You are running a large production environment with many Windows servers.
There are multiple forests in the network and some forests have multiple domain controllers.
Your Windows server security is paramount – you want to track and audit suspicious activities and view detailed Windows reports extracted from the Windows servers event logs.
Read the article, with images and design here > https://www.xplg.com/windows-servers-security-suspicious-activities/
Looking for suspicious activities in Windows is important for many reasons:
- There are more virus and malware for Windows than Linux.
- People often leave their remote desktop sessions running when they disconnect, making those sessions prime targets for unauthorized takeover.
- Service accounts are often made domain administrators circumvent access issues.
- Known passwords of service accounts become open backdoors for hackers.
- Antivirus and local firewalls are sometimes disabled to get acceptable application performance.
- Patching cycles are missed or sometimes altogether ignored, making Windows systems vulnerable to potential attacks.
Bottom line: Prevention is better than cure, that’s why all possible security measures should be taken.
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Windows Server Reports
There should be a robust security monitoring process in place.
This type of monitoring keeps an eye on who or what’s logging into a Windows server and when, and if those log in events look suspicious or out of normal.
This not only helps catch potential threats early, but it also provides a trail to follow when a breach happens.
Windows Reports – What to look for?
As a security conscious administrator, you want to keep an eye on a number of events such as:
- Successful or failed login attempts to the Windows network, domain controller or member servers.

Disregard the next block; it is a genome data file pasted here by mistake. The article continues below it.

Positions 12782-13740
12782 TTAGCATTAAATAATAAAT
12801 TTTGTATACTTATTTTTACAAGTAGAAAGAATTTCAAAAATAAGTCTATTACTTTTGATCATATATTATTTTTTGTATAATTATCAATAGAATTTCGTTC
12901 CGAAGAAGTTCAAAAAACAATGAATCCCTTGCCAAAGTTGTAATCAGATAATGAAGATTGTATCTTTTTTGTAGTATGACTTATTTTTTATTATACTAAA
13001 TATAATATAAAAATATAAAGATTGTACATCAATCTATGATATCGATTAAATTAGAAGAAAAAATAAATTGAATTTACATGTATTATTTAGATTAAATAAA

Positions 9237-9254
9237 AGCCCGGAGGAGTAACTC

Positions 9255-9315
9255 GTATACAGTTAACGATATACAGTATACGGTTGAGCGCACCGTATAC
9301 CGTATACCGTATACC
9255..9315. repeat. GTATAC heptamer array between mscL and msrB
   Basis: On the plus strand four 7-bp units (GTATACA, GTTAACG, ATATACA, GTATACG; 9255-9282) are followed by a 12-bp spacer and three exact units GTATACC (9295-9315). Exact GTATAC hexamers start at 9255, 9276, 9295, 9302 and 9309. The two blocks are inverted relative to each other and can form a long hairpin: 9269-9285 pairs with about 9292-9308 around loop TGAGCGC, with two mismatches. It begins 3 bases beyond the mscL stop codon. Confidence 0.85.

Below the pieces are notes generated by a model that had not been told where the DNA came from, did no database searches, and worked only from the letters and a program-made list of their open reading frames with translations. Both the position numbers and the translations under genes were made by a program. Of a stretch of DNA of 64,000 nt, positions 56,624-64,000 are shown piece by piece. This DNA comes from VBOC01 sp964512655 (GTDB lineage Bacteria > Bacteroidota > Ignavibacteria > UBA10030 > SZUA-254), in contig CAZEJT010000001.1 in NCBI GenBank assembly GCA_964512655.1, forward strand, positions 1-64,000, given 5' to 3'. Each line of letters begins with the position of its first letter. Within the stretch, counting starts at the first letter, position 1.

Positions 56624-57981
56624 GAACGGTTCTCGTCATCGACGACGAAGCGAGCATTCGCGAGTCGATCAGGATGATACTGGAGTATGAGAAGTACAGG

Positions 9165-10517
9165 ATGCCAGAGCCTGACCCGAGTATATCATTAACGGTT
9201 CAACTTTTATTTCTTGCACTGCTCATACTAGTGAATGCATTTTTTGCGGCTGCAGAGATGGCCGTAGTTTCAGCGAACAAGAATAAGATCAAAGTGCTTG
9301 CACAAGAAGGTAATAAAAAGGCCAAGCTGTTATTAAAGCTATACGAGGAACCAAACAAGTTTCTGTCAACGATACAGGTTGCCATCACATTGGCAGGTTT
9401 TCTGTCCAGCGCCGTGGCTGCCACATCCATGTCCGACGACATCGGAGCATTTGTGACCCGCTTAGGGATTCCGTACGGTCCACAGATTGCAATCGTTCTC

- Successful or failed attempts of remote desktop sessions.
- Password lockouts after repeated login attempts.
- Successful or failed login attempts outside business hours.
- Adding, deleting or modifying local or domain user accounts or groups.
- Adding users to privileged local or active directory groups.
- Clearing event logs in domain controllers or member servers.
- Changing local audit policies and group policies.
- Changing or disabling Windows firewall or firewall rules.
- Adding new services, stopping or deleting existing services.
- Changing registry settings.
- Changing critical files or directories.
In this tutorial, we will talk about enabling some important security audits in Windows servers to help catch possible threats.
After reading this tutorial: you will have enough information to boost your Windows servers security level and workstation fleet and protecting them against malicious activities!
Read the full article here > https://www.xplg.com/windows-servers-security-suspicious-activities/
42 Critical Security Events To Follow
There are some critical security-related events you should include in your audit views and regular searches.
We have compiled a list of these event IDs and their descriptions in this helpful “cheat sheet". You can access the list from the article on our blog as well.